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  • Pamela Lara

    Curiosity Rover's View of Mount Sharp LayersCredit: NASA/JPL-Caltech/MSSS This photo from NASA's Mars rover Curiosity shows the layered geologic history of the base of Mount Sharp, the 3-mile-high mountain rising from the center of Gale Crater. Image taken on Aug. 23, 2012.

  • Diane Saum Downard

    Curiosity Mars rover sends back high-resolution picture of Mount Sharp The image shows the layered face of the mountain, giving more clues as to whether water once flowed on the planet’s surface | Photograph: Nasa

Related Pins

Landing Site Panorama, with the Heights of Mount Sharp This color panorama shows a 360-degree view of the landing site of NASA's Curiosity rover, including the highest part of Mount Sharp visible to the rover. That part of Mount Sharp is approximately 12 miles (20 kilometers) away from the rover.

The Heights of Mount Sharp. With the addition of four high-resolution Navigation Camera, or Navcam, images, taken on Aug. 18 (Sol 12), Curiosity's 360-degree landing-site panorama now includes the highest point on Mount Sharp visible from the rover. Mount Sharp's peak is obscured from the rover's landing site by this highest visible point.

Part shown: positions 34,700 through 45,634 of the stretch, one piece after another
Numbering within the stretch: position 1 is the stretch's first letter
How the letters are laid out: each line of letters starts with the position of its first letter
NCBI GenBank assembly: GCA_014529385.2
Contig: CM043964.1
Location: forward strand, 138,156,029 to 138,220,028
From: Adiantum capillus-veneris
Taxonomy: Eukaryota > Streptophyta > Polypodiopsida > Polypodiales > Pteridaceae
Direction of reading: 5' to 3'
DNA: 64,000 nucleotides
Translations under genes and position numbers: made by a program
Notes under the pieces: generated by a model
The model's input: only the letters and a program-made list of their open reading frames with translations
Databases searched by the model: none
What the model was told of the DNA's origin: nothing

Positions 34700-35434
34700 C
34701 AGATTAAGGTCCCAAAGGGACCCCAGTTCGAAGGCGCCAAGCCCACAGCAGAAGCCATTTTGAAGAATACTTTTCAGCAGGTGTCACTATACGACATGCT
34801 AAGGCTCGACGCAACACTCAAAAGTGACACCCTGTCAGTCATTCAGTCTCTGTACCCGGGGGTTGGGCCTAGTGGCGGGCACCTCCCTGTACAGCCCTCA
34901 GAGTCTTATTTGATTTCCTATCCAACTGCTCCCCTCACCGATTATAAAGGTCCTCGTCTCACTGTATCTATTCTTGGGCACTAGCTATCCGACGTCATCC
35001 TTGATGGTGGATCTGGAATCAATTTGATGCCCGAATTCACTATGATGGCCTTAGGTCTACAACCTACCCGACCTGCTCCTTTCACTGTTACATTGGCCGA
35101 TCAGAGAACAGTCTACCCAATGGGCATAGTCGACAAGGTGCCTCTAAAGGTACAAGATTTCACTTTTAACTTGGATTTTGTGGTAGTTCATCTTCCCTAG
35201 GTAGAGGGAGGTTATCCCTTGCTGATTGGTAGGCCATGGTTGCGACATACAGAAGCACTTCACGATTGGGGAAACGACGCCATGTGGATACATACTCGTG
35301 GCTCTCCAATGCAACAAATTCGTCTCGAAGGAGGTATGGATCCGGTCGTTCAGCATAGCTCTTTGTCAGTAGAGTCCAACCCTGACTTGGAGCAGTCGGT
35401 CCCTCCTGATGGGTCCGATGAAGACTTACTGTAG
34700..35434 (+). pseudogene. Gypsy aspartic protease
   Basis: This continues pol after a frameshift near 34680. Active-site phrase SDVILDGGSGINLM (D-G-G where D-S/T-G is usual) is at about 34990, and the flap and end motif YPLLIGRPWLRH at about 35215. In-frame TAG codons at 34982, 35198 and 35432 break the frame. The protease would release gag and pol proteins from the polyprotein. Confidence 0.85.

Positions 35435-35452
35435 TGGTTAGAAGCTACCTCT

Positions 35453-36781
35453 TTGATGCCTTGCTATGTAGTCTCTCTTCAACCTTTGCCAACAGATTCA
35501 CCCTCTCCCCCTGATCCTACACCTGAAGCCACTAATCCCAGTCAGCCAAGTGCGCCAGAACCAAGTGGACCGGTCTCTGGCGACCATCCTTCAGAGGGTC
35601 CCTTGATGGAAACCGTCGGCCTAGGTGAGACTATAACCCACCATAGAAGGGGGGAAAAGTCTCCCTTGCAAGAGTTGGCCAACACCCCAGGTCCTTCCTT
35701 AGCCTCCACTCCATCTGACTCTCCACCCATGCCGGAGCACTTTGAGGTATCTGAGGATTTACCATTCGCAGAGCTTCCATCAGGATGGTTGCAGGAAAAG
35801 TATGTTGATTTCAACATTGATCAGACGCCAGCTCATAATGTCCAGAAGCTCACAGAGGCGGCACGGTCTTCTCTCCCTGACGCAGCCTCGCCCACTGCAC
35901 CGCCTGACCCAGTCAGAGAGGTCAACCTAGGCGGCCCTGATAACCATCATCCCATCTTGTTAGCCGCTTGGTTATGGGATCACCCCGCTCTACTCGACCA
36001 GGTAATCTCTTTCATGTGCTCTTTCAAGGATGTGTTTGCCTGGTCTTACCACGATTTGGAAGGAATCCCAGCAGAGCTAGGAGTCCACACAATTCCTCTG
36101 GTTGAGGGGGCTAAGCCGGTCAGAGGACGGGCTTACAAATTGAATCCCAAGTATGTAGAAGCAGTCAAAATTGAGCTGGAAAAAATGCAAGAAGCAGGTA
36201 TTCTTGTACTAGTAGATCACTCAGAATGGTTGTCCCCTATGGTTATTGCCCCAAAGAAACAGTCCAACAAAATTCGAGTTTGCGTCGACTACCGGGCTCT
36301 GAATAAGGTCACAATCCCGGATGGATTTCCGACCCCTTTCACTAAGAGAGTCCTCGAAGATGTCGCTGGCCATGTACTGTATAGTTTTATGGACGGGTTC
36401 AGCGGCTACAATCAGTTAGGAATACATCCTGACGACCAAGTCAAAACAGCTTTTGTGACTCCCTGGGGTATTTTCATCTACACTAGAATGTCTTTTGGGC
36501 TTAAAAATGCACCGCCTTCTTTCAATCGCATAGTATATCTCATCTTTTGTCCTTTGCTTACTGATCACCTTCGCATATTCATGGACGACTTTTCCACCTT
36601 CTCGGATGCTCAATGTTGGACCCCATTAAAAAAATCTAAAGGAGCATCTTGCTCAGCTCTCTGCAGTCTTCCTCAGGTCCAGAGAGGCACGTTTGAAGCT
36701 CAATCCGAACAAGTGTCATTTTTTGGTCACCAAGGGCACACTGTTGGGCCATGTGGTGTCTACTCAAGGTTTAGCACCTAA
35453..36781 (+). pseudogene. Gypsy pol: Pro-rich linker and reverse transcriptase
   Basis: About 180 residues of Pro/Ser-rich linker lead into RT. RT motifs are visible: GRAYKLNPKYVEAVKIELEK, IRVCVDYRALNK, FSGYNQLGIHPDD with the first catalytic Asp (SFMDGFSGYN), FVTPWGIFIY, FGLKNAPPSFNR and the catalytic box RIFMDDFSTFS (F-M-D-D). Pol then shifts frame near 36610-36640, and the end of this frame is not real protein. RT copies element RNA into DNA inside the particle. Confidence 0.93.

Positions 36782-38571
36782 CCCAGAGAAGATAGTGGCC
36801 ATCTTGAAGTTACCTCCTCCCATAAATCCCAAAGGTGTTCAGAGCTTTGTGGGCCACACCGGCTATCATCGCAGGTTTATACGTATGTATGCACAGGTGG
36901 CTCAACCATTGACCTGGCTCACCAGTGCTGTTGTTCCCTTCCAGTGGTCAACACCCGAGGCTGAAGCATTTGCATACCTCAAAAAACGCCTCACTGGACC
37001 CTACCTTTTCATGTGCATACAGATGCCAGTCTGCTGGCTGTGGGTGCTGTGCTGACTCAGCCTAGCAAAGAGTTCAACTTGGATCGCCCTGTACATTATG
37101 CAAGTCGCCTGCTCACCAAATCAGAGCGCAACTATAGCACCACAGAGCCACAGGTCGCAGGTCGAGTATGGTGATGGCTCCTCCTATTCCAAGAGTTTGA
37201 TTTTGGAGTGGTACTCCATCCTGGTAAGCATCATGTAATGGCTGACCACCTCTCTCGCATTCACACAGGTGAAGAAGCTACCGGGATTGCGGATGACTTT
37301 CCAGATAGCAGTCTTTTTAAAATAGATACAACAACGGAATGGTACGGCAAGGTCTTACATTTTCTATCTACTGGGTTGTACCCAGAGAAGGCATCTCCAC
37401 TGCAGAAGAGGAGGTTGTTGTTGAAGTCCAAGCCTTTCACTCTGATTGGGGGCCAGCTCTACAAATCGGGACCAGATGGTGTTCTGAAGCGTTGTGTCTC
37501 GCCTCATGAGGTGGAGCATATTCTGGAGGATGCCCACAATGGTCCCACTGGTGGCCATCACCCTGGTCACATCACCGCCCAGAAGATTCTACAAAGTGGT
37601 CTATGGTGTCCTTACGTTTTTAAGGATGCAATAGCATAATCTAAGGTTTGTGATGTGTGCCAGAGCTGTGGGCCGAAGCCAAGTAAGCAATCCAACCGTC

Getting to Know Mount Sharp This image taken by the Mast Camera on NASA's Curiosity rover highlights the interesting geology of Mount Sharp, inside Gale Crater, where the rover landed. The train of white dots may represent an "unconformity," or an area where the process of sedimentation stopped. Image credit: NASA/JPL-Caltech/MSSS

View of Mount Sharp from NASA's Mars rover Curiosity

This mosaic of images from the Mast Camera (Mastcam) on NASA's Mars rover Curiosity shows Mount Sharp in a white-balanced color adjustment that makes the sky look overly blue but shows the terrain as if under Earth-like lighting. White-balancing helps scientists recognize rock materials based on their experience looking at rocks on Earth. The Martian sky would look more of a butterscotch color to the human eye.

Sunrise on Mars. August 7, 2012.

Wheels and a Destination. This view of the three left wheels of NASA's Mars rover Curiosity combines two images that were taken by the rover's Mars Hand Lens Imager (MAHLI) during the 34th Martian day, or sol, of Curiosity's work on Mars (Sept. 9, 2012). In the distance is the lower slope of Mount Sharp.

Another shot of the Gale crater rim from curiosity. This one is in colour.